From pv magazine 12/2019
What do you think about the possible solutions for rural electrification in Indonesia?
Ahmad Agus Setiawan: For these rural areas, especially areas that are prone to disaster, we need to adjust with local resources that are available there. Indonesia is a coastal country, so to develop grid connections between islands would be extremely expensive. It is better to develop distributed power generation based on local renewable sources and then connect the various islands’ power generation into one virtual control system.
Basically, we often use photovoltaic power for rural electrification because the country is exposed to the sun most of the year, and PV is a mature technology.
Other good options for islands are wind and biomass. However, we still use the generators that are powered by fossil fuels as back-up if an electricity shortage happens. Our challenge is how can we reduce fossil fuel consumption and rely on renewable energy.
What are the challenges in rural area electrification, and what are the possible solutions?
The main challenge is access to the field. To go to an island, for example – Marampit, at Indonesia’s border with the Philippines, located north of Manado [North Sulawesi] – I needed to change planes three times and then take a fast boat.
Other challenges are politics, local conflicts, and security threats in those areas – for example, the Wamena conflict that just happened in Papua. There is a vast development gap there, and the infrastructure still needs to be improved.
I facilitated collaboration between Universitas Gadjah Mada (UGM) students and the Ministry of Research and Technology to create a hybrid power system. In Bantul Jogjakarta, we created a prototype hybrid power system with wind, PV, and battery storage as a source of electricity for the local tourism business there.
I also collaborate with the regional government to develop a basic electricity infrastructure and we conducted a workshop for young people with a technical background in electrical engineering to function as “agents of change” to promote electrification in rural areas. These young people come from the backwoods of Indonesia. After six months of training, they will be sent back to develop and advance electrification there.
As a member of the research team for the Indonesian-Australian Renewable Energy Super-grid, what is your vision for Indonesia’s renewable energy development?
What I found interesting is that Australia wanted to establish a grid connection with Singapore. The energy challenge is enormous, and if Indonesia does not understand that, we will only be left out of this. Other countries plan on increasing the percentage of renewable energy sources, and they have come out of the fossil-fuel cradle.
The opportunity to connect an Australian-Indonesian super grid has entered our minds. But is it a priority? As long as there are many other options available, this super grid is going to be postponed. Logically, northern Australia can help electrify eastern Indonesia, but this will be another discussion in the political sphere.
What are the critical challenges for you while developing electricity supply in the rural areas of Indonesia?
Chayun Budiono: The main challenge to electrify remote areas of Indonesia is that the peoples’ purchasing power is still low, and that they need affordable financing. Another challenge, especially for the private sector, is that they must arrange for permits to obtain the right to provide electricity in remote areas. Usually, the permits will be delayed due to the requirements of Perusahaan Listrik Negara (PLN), the state-owned electricity company.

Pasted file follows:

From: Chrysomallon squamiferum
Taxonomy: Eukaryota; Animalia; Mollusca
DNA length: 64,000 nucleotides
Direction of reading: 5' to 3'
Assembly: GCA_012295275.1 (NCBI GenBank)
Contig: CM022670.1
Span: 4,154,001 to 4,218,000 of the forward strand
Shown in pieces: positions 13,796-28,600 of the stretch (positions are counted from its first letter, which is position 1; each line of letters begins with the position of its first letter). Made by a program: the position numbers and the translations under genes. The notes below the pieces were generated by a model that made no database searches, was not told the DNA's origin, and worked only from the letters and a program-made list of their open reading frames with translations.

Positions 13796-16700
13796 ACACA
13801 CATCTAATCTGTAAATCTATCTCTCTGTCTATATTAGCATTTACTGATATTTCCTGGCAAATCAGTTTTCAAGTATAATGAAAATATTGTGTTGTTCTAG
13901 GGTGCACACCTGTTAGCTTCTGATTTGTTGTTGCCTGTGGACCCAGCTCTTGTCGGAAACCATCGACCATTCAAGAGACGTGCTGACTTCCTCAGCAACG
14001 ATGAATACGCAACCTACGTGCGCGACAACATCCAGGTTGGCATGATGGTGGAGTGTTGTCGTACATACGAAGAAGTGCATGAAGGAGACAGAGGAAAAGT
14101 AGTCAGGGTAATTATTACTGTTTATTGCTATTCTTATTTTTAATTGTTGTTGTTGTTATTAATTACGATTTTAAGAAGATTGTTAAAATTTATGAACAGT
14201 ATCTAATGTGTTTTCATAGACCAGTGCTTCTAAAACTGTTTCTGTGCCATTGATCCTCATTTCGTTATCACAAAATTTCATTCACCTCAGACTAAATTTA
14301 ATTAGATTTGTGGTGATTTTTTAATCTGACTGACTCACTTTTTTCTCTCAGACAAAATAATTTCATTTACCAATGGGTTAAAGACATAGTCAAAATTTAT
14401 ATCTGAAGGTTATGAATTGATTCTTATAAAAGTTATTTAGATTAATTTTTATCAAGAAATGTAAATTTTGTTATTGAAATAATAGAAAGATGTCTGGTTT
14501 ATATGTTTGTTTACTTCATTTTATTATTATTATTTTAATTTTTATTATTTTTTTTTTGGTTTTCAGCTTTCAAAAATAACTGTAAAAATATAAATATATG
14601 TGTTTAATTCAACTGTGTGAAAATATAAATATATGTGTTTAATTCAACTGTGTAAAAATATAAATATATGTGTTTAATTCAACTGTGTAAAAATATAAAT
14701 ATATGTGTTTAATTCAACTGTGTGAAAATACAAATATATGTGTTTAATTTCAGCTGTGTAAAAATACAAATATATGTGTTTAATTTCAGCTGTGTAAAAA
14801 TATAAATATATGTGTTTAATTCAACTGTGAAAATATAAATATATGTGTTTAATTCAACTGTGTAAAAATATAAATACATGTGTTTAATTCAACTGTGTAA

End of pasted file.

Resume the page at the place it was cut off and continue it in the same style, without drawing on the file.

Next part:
How is this best approached? What are the financial models you have designed for rural areas in Indonesia?
In general, rural incomes are low. But in fact, the people are burdened with high energy costs. For example, on Rote Island, access to electricity is limited – the people mostly still use kerosene lamps to light their homes. These lamps emit only 30-55 lumens, and the kerosene oil costs approximately IDR 5,000 ($0.35) per day, meaning that in one month they spend 150,000 IDR. If we provide electricity they will get much brighter lamps, at 200 lumens.
They can buy a solar home system at a price of around IDR 2 million, so the investment is returned quickly. But spending IDR 2 million in one go is difficult, because many people do not have a steady income. We need to build a mechanism for a proper business model.
In the future, they will be able to pay daily with vouchers online. We are developing products that could facilitate that. Our Pico Solar System, with pay-as-you-go payment, is going to be on trial next year. People can pay daily and enjoy electricity directly – this concept responds to rural life patterns and provides quality light.
Another concept is peer-to-peer energy. If we use a centralized system, we will be burdened with land costs. The cost of purchasing land for the installation of solar panels is high. With a peer-to-peer system, we make use of the rooftops of houses instead. Here, the problem is when we talk about the needs of each household. One house may need less energy while the other requires more. Peer-to-peer will connect the buildings and facilitate energy transfer between them, and later on there will be a fair payment mechanism.
Do you think the recent regulation on rural-area development access has a significant role in developing Indonesia’s off-grid electrification?
The Ministry of Energy and Mineral Resources (MEMR) Regulation No.38/ 2016 for electrified remote areas is good in theory. However, at the implementation level it still faces many obstacles, because the competence of local governments and PLN officials regarding renewable energy policy is still low.
Interviews by Sorta Carol
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